|Moving up on all data centers, but down on google.com|
| 6:23 pm on Mar 23, 2008 (gmt 0)|
OK so I usually don't watch google datacenters but one site I'm working on is so competitive that I feel I need to. Whats happening is that on google.com the website is moving downward but on all datacenters the site is moving up. In fact, I cannot find a datacenter that shows the site at such a low position as google.com shows. Allintext, title, url, etc are also moving up. Ive tried to find more information on why this is occurring but most posts are dated back in like 2006. These other datacenters have to have some relevance. Usually when all datacenters are showing movement google.com will follow suit. This is especially true when the movement is negative. This however really concerns me. Any thoughts?
| 6:52 pm on Mar 23, 2008 (gmt 0)|
I don't know that anyone has the inside scoop on this kind of thing. For quite a while now, on some searches at least, there has been NO data center that gives the same result set as google.com. Some extra step slips in at the last minute, some filter, some final ranking re-arrangement, some kind of secret sauce.
Part of it seems to be the geo-location step for the IP address of the user. I've been wondering lately if the human editorial correction slips in at the last minute, too, but I just can't figure out how to test for that.
| 8:48 pm on Mar 23, 2008 (gmt 0)|
"human editorial correction slips in at the last minute"
unfortunately from where I sit this seems to be the logical explanation. I truly believe that the top 10 are hand edited with assistance from the algo. If you figure out a way to test for this please let me know...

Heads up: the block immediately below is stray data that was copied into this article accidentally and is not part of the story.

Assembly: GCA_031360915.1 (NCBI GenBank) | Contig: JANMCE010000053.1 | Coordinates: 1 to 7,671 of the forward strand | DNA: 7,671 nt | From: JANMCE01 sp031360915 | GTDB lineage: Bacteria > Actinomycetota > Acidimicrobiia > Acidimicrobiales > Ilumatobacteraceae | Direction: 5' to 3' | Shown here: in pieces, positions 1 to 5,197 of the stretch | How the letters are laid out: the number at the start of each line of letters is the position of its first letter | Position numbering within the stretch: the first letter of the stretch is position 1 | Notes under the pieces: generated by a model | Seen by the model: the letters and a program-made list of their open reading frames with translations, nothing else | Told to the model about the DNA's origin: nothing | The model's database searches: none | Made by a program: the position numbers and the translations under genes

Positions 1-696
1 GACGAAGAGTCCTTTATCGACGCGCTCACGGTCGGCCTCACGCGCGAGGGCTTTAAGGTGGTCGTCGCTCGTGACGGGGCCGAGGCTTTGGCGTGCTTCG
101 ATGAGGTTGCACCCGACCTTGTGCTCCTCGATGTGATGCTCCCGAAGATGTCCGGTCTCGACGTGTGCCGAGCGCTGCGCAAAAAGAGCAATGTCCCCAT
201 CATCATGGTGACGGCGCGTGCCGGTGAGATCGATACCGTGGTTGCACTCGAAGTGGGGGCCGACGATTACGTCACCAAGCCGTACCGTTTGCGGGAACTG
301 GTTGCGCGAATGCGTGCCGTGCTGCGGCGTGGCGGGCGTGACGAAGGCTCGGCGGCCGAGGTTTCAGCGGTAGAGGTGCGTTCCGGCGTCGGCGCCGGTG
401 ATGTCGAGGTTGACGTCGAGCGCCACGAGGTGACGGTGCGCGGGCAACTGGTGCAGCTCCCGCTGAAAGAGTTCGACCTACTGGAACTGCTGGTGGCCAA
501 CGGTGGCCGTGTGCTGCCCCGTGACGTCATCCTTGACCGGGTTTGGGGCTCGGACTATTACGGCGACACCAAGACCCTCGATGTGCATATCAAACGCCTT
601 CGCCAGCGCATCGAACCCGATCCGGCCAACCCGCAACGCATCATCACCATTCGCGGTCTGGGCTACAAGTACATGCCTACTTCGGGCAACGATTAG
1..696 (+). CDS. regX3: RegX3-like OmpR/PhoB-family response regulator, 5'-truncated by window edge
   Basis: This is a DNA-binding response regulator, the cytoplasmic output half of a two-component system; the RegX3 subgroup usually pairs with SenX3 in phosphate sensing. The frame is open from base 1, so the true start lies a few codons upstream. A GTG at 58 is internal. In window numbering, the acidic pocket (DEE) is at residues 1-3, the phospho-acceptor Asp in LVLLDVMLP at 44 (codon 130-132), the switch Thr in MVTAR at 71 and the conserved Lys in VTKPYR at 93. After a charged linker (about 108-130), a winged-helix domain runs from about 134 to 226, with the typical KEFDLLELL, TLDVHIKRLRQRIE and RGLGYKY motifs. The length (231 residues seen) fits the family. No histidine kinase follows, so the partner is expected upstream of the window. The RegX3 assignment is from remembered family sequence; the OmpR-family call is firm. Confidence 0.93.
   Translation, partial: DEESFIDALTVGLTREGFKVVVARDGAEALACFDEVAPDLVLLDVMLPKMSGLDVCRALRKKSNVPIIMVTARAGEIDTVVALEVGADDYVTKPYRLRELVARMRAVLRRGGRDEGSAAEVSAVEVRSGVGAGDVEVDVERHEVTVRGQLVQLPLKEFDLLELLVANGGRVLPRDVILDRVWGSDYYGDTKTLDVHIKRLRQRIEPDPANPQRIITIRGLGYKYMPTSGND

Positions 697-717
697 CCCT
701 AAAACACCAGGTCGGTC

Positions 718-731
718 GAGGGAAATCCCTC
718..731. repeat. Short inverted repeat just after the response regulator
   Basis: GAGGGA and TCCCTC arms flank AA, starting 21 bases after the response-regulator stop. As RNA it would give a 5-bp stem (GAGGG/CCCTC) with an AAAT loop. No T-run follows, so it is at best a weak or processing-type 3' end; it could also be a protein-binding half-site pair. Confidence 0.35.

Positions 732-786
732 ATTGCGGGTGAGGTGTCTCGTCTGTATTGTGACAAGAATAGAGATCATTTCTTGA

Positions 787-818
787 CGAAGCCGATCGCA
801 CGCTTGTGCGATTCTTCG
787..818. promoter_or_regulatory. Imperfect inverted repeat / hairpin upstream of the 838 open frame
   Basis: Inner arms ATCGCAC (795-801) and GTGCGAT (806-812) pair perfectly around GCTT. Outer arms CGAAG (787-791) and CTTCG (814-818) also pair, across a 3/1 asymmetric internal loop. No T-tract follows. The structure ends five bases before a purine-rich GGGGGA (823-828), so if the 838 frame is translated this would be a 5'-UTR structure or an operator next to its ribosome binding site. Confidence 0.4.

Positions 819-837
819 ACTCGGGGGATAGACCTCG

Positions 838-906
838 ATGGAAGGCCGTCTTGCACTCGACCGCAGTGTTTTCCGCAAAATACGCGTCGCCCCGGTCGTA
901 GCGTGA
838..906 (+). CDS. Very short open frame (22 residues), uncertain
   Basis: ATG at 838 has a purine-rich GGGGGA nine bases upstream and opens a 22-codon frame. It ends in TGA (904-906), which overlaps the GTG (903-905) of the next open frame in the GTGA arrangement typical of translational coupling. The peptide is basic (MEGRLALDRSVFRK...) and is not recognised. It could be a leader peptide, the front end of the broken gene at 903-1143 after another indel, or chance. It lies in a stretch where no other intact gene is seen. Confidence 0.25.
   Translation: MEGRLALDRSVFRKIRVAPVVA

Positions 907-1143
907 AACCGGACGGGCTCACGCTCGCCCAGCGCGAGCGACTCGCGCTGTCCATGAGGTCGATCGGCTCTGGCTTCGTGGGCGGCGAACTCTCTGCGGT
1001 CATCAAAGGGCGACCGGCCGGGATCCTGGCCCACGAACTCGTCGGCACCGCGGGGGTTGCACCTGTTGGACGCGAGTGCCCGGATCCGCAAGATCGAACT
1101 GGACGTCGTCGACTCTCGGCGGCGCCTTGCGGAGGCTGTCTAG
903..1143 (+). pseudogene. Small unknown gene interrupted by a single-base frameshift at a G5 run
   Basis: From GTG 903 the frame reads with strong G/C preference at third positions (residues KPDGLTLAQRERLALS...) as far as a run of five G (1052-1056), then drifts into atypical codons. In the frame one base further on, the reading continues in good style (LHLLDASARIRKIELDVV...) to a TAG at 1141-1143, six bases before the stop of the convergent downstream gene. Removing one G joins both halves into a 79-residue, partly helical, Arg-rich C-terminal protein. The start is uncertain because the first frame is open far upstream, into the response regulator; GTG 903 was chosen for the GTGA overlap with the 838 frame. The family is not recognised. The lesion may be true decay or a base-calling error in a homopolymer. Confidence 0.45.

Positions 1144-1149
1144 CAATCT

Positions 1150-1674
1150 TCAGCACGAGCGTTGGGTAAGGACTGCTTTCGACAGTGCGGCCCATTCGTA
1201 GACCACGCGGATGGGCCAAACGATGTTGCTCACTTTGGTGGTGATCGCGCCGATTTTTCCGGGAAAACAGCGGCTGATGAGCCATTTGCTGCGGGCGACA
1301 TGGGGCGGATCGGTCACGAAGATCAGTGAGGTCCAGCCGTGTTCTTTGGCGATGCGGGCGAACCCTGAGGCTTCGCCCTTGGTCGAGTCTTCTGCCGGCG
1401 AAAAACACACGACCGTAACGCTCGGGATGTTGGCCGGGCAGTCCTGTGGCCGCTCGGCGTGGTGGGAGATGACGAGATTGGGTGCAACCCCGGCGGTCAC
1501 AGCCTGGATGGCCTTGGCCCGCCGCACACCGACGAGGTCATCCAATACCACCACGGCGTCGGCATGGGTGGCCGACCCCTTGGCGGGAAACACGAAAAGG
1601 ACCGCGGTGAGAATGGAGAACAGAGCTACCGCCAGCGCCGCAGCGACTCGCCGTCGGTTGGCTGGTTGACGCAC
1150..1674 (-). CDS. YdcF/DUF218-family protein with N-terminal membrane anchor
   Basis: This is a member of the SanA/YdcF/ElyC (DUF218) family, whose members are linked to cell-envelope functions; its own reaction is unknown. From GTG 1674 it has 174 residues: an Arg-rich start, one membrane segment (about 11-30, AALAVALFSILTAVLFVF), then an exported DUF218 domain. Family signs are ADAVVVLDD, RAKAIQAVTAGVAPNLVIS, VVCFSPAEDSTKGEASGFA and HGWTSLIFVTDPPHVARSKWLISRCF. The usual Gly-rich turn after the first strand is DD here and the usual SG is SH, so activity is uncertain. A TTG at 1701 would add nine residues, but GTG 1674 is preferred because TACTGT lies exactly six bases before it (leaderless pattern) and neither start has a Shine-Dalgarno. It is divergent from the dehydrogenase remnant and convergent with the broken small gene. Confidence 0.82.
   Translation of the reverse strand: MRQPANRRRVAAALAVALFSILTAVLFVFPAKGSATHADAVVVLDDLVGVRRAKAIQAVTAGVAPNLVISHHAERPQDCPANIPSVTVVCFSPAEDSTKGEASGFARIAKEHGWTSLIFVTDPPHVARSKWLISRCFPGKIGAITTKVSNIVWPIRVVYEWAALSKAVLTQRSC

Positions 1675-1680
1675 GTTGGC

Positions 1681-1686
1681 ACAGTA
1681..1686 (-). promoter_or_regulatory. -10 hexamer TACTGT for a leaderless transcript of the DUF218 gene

| 9:16 pm on Mar 23, 2008 (gmt 0)|
FWIW I think that whatever it is that Allinanchor measures has a big influence on this. If I do an Allinanchor search on google.com I see virtually exactly the normal google.co.uk results.
PS Just checked this on a DC watch tool and see that some DCs are currently showing different Allinanchor results to the majority, for the main term I watch. eg 126.96.36.199 188.8.131.52 184.108.40.206 220.127.116.11 all have different results to the majority
| 9:41 pm on Mar 23, 2008 (gmt 0)|
|I truly believe that the top 10 are hand edited with assistance from the algo. |
No doubt about that at all. The algo's "pure" results are then human reviewed and the results are tweaked for what the Google 2006 patent calls "favored sites" and "non-favored sites". Here's the discussion we had [webmasterworld.com] when that patent first came out, and the reality of human input into the rankings is very much alive today.
I'm just not sure whether the editorial factor kicks in when the data center rankings are calculated or afterwards.
| 12:02 am on Mar 24, 2008 (gmt 0)|
If some results really are hand edited then there are 2 ways, it efficiently could be applied (I am building search engines as well):
1. At the beginning of all filtering, in order to provide some start juice that would be passed down in the iterative process similar to PR passing. (I think it is unlikelyI
2. At the very end when all algo-ing and filtering is done, this is very likely is happening as IT COULD BE APPLIED IN FAVOR OF LOCAL/COUNTRY CRITERIA, which seems to play a major factor in today's SERPs. Switzerland and Germany have so totally different results in the top ten, it astonishes me every day.
| 12:07 am on Mar 24, 2008 (gmt 0)|
|"For quite a while now, on some searches at least, there has been NO data center |
that gives the same result set as google.com"
I see this too - and although I don't have any real extensive data to support
my gut feeling, it seems to me that I see the same results in DC's as I do
in Google.com for commodities, but for areas like news and services I see
different results.. and it's oddly capricious, too.
Just my $.02